As part of the diagnostic process, I quickly established via the Security event log that for whatever reason, IIS7 was trying to verify this “connect as” account existed locally before using it to connect with the foreign system. This was borne out by the fact that there were no entries in that servers event log – not even anonymous ones. That problem was taken care of inside of the first five minutes of looking at this issue by simply creating a local account with the same username and credentials. Okay, but we still didn’t have liftoff, Captain. Why not?!
At this point, I was still getting a lot of errors, and they all seemed to get back to the good old “Access Denied” root cause, which of course I didn’t buy because I had verified with a net use command that access wasn’t in fact the issue. At least, it wasn’t an issue with the “connect as” account, and a quick scan of the foreign Security event log confirmed that the computer account – for whatever reason, was trying to authenticate with this foreign machine. That was never going to happen, since the foreign machine is a workgroup machine, unlike the IIS7 server which is domain joined. The error indicated was HTTP error 500.19.
Naturally, I decided that was an oversight on my part and headed straight to the Authentication applet to enable Windows authentication, except I couldn’t get into the applet. After double clicking it, the status column remained stuck on something to the effect of “refreshing”, much to my annoyance, and trying to open any option was bringing up a new error that the web.config file couldn’t be found. Suffice to say I was a little bewildered. A web.config for a virtual directory? I don’t think so, Tim.
So, jumping to the end of this chain of events, I ended up deleting the virtual directory, going back to the site root and enabling Windows Authentication at that level, then recreating the virtual directory, and lo and behold, it worked exactly as it should of from the outset!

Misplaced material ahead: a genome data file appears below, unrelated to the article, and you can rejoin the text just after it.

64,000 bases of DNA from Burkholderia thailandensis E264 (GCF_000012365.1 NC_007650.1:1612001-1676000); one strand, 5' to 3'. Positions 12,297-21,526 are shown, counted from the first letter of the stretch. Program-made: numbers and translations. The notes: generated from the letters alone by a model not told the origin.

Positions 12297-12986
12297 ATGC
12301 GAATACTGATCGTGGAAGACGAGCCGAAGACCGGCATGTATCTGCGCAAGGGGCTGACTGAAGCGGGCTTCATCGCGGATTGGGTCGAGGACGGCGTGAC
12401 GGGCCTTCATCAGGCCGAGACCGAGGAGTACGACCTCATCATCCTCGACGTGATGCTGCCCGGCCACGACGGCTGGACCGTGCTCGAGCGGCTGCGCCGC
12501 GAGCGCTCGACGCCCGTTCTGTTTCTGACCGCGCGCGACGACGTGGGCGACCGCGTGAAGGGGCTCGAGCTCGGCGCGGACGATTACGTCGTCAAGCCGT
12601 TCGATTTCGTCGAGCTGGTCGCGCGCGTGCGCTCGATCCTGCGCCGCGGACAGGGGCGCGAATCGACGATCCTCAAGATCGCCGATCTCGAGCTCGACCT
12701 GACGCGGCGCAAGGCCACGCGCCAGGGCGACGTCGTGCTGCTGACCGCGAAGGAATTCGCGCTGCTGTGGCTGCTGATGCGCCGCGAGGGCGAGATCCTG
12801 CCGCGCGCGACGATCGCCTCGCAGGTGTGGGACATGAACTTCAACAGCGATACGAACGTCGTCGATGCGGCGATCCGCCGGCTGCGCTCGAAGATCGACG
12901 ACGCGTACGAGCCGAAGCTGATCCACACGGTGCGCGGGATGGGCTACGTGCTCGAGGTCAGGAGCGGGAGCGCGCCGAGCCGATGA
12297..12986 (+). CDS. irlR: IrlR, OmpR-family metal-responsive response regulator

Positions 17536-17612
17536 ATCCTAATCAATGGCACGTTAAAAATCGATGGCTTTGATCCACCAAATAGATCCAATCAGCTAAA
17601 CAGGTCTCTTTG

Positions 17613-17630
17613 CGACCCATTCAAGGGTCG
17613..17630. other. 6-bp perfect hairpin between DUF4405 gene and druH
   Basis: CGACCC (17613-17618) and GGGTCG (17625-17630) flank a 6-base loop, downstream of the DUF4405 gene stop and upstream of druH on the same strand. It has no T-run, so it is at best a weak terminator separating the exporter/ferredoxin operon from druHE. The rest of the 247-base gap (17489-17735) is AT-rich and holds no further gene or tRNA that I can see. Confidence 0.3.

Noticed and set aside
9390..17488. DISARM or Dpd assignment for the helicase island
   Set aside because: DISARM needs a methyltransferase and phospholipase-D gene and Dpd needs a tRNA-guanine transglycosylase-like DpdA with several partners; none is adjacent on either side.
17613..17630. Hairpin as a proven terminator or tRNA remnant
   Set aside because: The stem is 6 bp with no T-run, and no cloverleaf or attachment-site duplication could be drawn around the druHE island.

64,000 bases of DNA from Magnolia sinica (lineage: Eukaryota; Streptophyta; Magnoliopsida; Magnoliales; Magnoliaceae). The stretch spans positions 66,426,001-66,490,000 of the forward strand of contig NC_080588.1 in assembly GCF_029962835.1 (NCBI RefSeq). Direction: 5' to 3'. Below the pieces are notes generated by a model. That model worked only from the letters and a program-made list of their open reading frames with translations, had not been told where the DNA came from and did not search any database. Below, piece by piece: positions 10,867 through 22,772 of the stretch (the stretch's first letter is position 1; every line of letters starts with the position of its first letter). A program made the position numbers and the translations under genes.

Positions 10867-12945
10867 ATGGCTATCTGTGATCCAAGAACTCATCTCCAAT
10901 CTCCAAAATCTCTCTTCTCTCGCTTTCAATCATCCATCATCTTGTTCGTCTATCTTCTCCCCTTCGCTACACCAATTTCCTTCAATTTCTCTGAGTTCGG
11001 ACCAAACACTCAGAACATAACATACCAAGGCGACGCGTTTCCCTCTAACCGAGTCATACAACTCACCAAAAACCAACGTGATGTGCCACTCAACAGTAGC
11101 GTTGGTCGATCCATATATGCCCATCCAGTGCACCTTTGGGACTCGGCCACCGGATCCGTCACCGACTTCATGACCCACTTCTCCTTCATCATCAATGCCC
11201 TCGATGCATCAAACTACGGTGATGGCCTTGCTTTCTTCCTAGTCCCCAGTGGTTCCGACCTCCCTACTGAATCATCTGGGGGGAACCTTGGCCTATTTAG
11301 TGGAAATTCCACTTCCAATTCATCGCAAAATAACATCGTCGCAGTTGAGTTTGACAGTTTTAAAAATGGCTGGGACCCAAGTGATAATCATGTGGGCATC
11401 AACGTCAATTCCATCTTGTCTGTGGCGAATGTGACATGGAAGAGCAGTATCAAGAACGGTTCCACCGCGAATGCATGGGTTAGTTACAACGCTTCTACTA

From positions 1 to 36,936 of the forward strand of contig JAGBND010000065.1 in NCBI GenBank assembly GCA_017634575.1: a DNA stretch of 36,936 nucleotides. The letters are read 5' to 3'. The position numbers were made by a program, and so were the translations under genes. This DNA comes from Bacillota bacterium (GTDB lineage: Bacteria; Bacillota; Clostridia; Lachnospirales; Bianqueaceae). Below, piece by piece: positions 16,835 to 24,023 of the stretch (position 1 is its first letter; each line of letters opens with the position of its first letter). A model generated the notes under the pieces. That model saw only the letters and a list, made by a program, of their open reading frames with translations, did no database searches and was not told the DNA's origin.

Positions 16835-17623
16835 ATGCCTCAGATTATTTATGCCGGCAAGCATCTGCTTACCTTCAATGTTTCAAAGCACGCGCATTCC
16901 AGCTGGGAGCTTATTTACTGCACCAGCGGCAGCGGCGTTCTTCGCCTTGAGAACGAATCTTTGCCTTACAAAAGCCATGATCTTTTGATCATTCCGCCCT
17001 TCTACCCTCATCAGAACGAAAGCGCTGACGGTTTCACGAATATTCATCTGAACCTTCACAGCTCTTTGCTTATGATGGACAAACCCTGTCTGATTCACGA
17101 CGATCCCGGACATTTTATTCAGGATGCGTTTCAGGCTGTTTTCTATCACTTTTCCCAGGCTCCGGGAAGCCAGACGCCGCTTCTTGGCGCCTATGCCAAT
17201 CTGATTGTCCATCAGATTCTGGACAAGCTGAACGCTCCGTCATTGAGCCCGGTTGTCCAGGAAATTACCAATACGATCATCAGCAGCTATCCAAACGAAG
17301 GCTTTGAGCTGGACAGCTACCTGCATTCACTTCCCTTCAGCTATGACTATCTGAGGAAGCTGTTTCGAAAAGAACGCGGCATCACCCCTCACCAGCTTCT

So, in point form, here’s what I found to be different from IIS6:
  • Connect As account needs to exist locally on the IIS7 server if both the IIS7 server and the foreign host do not live in the same domain (or forest, if you want to expand into larger topologies).
  • You may need to enable one of the additional authentication mechanisms before you create the virtual directory to avoid the 500.19 errors the server will throw if it’s trying to track down the web.config file. Personally, I used the Windows Authentication option, but I suspect the others would have their uses depending on what you’re hosting your content on.
  • When filling out the Connect As window, do NOT use the local hostname in front of the account name, as that creates a disassociation between the local version of the Connect As account and the foreign system’s version. This is one point you should pay extra attention to, as I read a number of articles suggesting you should in fact use the hostname. As I said already, do NOT do this under IIS7. So, to use an example, you want to use “JohnDoe” as the username, and not “hostname\JohnDoe”.

Anyway, as I say, the change itself is just as quick to make as it ever was, there’s just a few things to watch out for in terms of new configuration traps.


Posted February 9, 2010 by Lain Robertson in Windows Server 2008